Familiarity changes expectations about fullness

Jeffrey M. Brunstrom, Nicholas G. Shakeshaft, Erin Alexander

Research output: Contribution to journalArticle (Academic Journal)peer-review

46 Citations (Scopus)


Expected satiation (the extent to which a food is expected to deliver fullness) is an excellent predictor of self-selected portion size (kcal). Here, we explored the prospect that expected satiation changes over time. Fifty-eight participants evaluated expected satiation in eight test foods (including two 'candidate' foods: sushi and muesli) and reported how often they consumed each food. In one of the candidate foods (sushi), and across other test foods, expected satiation increased with familiarity. Together, these findings are considered in the context of 'satiation drift' - the hypothesis that foods are expected to deliver poor satiation until experience teaches us otherwise. (C) 2010 Elsevier Ltd. All rights reserved.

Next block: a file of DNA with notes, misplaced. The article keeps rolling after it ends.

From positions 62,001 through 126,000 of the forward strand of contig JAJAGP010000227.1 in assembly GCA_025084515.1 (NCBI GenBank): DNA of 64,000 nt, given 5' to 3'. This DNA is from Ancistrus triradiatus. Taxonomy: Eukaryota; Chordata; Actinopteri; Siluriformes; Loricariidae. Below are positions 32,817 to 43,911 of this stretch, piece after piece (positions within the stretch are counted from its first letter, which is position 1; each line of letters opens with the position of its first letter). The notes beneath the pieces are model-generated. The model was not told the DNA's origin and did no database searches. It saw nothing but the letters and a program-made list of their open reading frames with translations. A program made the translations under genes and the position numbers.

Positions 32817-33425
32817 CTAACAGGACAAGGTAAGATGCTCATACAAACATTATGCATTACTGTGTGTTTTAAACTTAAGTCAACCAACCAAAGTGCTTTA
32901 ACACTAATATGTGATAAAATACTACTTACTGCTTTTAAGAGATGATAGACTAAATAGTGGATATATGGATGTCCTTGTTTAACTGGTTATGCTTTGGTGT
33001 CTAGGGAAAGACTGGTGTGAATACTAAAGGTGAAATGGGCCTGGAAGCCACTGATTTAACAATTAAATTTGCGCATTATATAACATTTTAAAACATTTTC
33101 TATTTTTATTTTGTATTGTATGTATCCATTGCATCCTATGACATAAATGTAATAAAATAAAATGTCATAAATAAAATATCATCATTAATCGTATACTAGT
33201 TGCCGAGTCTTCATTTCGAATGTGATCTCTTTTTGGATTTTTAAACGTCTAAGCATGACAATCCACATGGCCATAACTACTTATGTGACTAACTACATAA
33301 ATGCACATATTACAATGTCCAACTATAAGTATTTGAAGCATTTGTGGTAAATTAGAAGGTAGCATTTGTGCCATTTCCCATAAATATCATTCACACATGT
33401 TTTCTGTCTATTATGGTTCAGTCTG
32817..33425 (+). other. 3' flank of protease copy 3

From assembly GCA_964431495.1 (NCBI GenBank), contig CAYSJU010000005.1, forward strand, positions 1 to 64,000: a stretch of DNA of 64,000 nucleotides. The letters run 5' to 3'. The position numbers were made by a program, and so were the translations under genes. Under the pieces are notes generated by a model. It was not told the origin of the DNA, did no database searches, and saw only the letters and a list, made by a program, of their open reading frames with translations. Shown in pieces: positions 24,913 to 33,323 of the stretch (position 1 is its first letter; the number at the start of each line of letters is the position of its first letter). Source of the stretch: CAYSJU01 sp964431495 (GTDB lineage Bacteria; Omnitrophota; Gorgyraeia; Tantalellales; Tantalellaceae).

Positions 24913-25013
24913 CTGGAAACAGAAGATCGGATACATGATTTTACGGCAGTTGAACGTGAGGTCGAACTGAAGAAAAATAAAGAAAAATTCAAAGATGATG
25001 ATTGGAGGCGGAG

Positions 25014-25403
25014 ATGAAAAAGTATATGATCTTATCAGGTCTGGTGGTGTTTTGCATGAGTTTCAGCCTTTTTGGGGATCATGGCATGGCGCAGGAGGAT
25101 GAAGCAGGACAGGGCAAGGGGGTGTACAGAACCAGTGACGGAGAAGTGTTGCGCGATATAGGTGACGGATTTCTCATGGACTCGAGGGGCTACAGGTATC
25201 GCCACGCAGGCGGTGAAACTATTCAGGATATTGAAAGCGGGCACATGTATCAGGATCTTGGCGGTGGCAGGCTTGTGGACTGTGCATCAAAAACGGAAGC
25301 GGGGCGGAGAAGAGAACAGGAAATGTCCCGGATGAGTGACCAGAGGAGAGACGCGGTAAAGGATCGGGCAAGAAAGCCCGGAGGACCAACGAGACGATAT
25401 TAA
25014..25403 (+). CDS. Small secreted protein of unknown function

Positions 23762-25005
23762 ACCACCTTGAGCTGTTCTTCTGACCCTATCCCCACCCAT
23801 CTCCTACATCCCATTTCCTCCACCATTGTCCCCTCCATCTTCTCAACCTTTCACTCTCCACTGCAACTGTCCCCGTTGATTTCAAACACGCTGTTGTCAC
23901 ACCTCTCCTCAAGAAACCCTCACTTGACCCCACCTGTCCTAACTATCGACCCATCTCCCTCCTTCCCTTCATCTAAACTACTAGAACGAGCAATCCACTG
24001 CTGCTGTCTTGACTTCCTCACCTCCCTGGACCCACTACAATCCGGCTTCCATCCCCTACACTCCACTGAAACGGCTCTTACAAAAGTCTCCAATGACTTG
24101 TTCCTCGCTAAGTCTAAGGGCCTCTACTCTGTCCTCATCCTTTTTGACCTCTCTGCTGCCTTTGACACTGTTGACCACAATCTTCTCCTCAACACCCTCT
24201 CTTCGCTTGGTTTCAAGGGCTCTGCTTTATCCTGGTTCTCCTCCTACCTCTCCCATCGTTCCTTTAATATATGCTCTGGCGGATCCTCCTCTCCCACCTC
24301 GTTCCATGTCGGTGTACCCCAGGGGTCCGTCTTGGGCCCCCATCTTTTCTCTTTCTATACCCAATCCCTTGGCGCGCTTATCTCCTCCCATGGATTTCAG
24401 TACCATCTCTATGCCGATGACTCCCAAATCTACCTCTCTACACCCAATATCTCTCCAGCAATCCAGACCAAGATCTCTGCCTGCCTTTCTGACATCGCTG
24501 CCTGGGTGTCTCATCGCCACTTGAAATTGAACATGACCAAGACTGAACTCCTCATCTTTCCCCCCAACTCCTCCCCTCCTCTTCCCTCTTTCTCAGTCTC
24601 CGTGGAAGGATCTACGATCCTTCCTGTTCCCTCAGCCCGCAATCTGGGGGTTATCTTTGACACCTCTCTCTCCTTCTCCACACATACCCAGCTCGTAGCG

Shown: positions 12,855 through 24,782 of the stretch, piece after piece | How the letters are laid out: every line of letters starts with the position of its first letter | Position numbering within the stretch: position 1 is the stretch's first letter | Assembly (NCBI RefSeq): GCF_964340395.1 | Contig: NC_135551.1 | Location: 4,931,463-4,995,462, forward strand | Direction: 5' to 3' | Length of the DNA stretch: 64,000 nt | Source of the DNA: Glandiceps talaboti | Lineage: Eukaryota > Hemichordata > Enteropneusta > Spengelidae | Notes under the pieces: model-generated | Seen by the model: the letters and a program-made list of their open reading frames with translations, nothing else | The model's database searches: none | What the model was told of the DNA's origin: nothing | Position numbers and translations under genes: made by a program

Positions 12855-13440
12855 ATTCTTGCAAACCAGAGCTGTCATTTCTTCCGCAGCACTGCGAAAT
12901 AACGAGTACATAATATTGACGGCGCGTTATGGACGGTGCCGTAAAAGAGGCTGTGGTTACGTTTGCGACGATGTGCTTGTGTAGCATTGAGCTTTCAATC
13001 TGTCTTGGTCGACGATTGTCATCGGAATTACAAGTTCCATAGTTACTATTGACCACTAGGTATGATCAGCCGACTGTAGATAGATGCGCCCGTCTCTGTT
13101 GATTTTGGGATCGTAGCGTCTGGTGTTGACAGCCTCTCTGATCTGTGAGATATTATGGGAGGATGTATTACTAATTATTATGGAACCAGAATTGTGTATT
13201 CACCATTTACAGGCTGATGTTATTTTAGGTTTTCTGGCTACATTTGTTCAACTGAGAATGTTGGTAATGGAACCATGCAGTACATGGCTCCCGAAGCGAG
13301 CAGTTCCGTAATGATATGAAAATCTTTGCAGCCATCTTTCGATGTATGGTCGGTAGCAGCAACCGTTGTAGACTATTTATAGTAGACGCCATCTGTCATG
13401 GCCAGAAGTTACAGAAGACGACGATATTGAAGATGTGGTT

Original languageEnglish
Pages (from-to)587-590
Number of pages4
Issue number3
Publication statusPublished - Jun 2010


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